2. // ok here we go….dennis the people would RETURN BACK TO THE LAND FR THE CITIES…w//ther kids/children by now iguess, us babyBOMMERS IN MANITOBA//SASK//AB all of CANADA were driven off the land by evil gov;ts govt;s ..its that simple….when will people realize what happened to us all…we were taken for FOOLS…..a famliy can work one acre easy w// hoes an maybe a garden TILLER etc…an plus iwould rather see 25 bushel crops of REAL WHEAT then the new GMO CRAPP…ITS ALL RUBBISH the new seeds….see MERCOLA//ihsite com…please…..we can replace 77% of the STUDENT LOANS W// SMALLfarm, business loans…..the schools fr gr2 to 22 teach mainly lies…nurses don;t even know what PHARMAICEA means in the greek…………

  12. I really appreciate your last point. I think with the GMO debate a lot of people assume that big corporations will take over and less younger generations are going to be interested in taking up farming but this is untrue. And thank goodness for that. I agree, that the best in agriculture is in the future. Good post, thank you!

    1. /// wake up ufool….MONSANTO IS EVIL………r young people by the millons in canada starting to farm ??? this spring….or small business also…?? …see joggler66……………………please…

      1. phillfire Do you expect to be considered relevant? You are spouting the untruths of internet fear mongers and using poor grammar. By the way you write we have to consider a lack of education.
        Here’s just one fact for you. Very few people want to farm. It is hard, dirty work even with modern equipment. The children of farm families left the farm for better living conditions and better pay. They do not want to come back. You will find the same thing happening around the world. The simple life is now in town not on the farm.
        Those of us left on the farm have had to embrace the mechanization and large company mindset just to survive. Most small to medium farmers survive because of a job in town and the luck of being near a large city that will buy their value added produce. The further from a populations center you get the more likely you are to be a large farm.
        You will not see a return of people to the farm. That ship has sailed. Most city would starve on the farm.

  13. Superb website you have here but I was curious if you knew of any message boards that
    cover the same topics discussed here? I’d really like to be a part of community where I can get responses from
    other knowledgeable people that share the same interest.
    If you have any recommendations, please let me know. Bless you!

  14. I grew up in a farm family…I am married to a farmer…and most of my life I have held jobs in the ag related community. It is very definitely a way of life. Can money be made? Absolutely, but it is a roll of the dice every year. If prices are up on product, down on fertilizers and chemicals and the weather cooperates…you have a descent chance of making money. But, nature can be cruel, as it has been for the past three years in California. The cost of water, if you can get any, has driven the cost of farming through the roof. Drip irrigation has helped, but some still get up at 3am to switch the water. There are no “vacations” from March thru October for us. It is pretty much seven days a week and long hours on top of that. You have to love it to do it. When I hear the “Chipotle’s” of the world bash farmers…it eats at me. I will never cross their threshold again. Thank you for giving a brief glimpse into the truth about farms and families. The uninformed speak much louder than the educated…we can use all the help we can get…and we wouldn’t choose another way of life. It teaches that hard work, values, integrity and devotion can produce a wonderful life. Our children learn first hand.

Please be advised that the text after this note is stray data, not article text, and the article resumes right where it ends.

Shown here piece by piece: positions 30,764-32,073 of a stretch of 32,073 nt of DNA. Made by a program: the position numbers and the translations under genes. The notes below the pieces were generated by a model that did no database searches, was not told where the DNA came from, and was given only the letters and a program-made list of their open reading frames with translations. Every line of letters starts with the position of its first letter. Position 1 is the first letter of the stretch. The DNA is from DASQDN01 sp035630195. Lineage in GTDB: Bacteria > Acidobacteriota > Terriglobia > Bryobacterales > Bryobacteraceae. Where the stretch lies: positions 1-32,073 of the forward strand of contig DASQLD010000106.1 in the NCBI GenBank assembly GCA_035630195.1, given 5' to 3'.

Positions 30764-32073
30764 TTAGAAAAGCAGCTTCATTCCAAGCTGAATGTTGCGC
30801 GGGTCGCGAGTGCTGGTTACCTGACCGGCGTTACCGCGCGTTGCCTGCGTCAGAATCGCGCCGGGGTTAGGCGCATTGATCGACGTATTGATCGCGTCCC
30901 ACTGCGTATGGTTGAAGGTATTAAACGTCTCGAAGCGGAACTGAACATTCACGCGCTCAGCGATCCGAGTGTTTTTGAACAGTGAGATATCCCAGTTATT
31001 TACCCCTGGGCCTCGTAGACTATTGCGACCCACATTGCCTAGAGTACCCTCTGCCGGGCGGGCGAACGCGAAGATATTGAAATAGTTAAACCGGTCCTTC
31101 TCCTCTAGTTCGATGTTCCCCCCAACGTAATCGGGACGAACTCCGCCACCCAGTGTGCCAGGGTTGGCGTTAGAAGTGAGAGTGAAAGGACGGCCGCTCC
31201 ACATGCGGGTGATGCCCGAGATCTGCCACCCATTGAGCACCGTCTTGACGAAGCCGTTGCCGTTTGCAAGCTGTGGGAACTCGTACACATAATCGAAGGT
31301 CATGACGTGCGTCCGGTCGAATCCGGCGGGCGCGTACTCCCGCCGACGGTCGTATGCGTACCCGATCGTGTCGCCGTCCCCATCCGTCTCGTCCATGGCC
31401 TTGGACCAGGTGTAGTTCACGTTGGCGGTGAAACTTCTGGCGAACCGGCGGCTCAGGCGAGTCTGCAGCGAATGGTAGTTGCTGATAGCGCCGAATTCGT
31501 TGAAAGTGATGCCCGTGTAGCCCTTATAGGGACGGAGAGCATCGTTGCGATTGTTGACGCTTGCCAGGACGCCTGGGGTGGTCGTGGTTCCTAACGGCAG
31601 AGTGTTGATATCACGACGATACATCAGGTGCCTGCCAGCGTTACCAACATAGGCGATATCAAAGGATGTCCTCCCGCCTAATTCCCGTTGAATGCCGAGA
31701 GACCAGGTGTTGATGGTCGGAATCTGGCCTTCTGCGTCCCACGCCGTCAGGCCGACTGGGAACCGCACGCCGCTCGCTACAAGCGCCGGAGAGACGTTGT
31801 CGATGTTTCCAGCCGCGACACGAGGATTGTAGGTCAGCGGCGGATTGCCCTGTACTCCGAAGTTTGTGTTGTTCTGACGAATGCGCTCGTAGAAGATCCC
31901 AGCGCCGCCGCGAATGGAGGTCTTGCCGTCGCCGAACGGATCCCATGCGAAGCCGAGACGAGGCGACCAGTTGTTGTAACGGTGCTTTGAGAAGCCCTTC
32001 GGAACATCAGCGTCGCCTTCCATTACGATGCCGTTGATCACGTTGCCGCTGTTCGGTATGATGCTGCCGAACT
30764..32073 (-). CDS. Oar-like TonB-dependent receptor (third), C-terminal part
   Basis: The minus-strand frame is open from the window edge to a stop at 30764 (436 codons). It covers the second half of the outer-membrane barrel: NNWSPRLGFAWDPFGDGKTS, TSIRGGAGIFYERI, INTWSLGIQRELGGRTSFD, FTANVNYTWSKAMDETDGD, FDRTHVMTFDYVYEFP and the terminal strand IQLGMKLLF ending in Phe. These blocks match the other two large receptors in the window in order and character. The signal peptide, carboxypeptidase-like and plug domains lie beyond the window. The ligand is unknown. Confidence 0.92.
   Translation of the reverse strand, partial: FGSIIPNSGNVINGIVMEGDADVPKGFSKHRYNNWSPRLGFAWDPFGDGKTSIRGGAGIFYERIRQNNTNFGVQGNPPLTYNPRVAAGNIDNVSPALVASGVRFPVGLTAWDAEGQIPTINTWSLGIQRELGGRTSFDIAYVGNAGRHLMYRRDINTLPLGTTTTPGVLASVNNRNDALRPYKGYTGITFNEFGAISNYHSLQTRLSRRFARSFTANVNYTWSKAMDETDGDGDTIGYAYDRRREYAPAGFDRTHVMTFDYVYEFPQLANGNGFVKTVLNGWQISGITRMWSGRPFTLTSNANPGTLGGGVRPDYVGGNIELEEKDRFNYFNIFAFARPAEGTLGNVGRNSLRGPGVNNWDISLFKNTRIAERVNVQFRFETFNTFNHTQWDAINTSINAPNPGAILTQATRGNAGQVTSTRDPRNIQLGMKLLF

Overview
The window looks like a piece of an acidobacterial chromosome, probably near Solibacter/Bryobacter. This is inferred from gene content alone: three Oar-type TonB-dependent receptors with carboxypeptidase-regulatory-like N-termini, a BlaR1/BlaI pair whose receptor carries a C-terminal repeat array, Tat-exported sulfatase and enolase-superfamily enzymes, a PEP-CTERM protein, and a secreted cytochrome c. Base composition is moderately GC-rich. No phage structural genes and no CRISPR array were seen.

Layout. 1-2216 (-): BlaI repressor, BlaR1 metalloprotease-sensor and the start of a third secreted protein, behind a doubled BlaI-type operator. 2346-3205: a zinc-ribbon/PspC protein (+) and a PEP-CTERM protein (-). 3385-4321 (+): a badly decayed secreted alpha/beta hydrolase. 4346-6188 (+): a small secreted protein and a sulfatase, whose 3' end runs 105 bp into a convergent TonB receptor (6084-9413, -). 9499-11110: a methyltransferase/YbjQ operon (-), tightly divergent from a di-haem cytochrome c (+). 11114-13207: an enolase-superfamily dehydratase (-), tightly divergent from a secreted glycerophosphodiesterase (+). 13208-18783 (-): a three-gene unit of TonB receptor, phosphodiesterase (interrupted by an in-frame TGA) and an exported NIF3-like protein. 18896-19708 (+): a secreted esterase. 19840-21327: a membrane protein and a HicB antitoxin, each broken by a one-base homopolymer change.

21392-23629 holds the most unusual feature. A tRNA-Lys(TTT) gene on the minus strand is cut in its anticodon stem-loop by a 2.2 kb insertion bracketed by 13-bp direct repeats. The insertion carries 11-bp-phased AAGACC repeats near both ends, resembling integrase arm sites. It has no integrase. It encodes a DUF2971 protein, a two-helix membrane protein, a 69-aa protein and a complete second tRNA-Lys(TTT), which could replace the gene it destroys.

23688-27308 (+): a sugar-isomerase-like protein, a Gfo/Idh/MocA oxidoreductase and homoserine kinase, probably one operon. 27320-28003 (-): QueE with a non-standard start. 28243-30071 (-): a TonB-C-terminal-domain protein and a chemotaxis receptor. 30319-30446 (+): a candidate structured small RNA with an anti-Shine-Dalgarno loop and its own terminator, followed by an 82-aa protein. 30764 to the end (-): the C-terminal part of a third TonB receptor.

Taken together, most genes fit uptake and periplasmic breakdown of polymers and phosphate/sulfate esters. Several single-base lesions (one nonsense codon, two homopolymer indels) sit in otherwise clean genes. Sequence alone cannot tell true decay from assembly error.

15. After reading through the posts, I have some additional commentary…farming is the foundation of this nation. Most every multi-generational American has family that scraped the land to earn an income. I heard “who is the farmer?” They are families who inherited their land and their passion. Sons who want to build on what their father and grandfather started. Is that so difficult to see? When have we seen the likes of Bill Gates or Steve Jobs or maybe Joe Montana purchasing land and raising cattle after earning their billions? Anyone who is smart knows that farming is not a get rich quick opportunity. Making brash decisions will lose your entire livelihood and worse, your family’s legacy.

    If you wish to know the farmer, leave downtown or your suburb and drive out of the city. If you don’t like what you are eating…don’t eat it…you have options…vote with your mouth…and extra bonus…at least while you are chewing your mouth won’t be flapping about something you truly know nothing about….and lastly….there is no such thing as GMO wheat!

  16. Yes, You are right, all farmers are rich in mind, Farming is so hard work but he can do it because he loves it. He loves plants, vegetables, farm land, etc. thanks for the article.

  17. Nooch, reed/sugar farm is probably the easiest autofarm to build, also speedy/side Vik and quiff all have enchanting rooms they prob wouldn’t mind you using if you don’t want to walk all the way to petes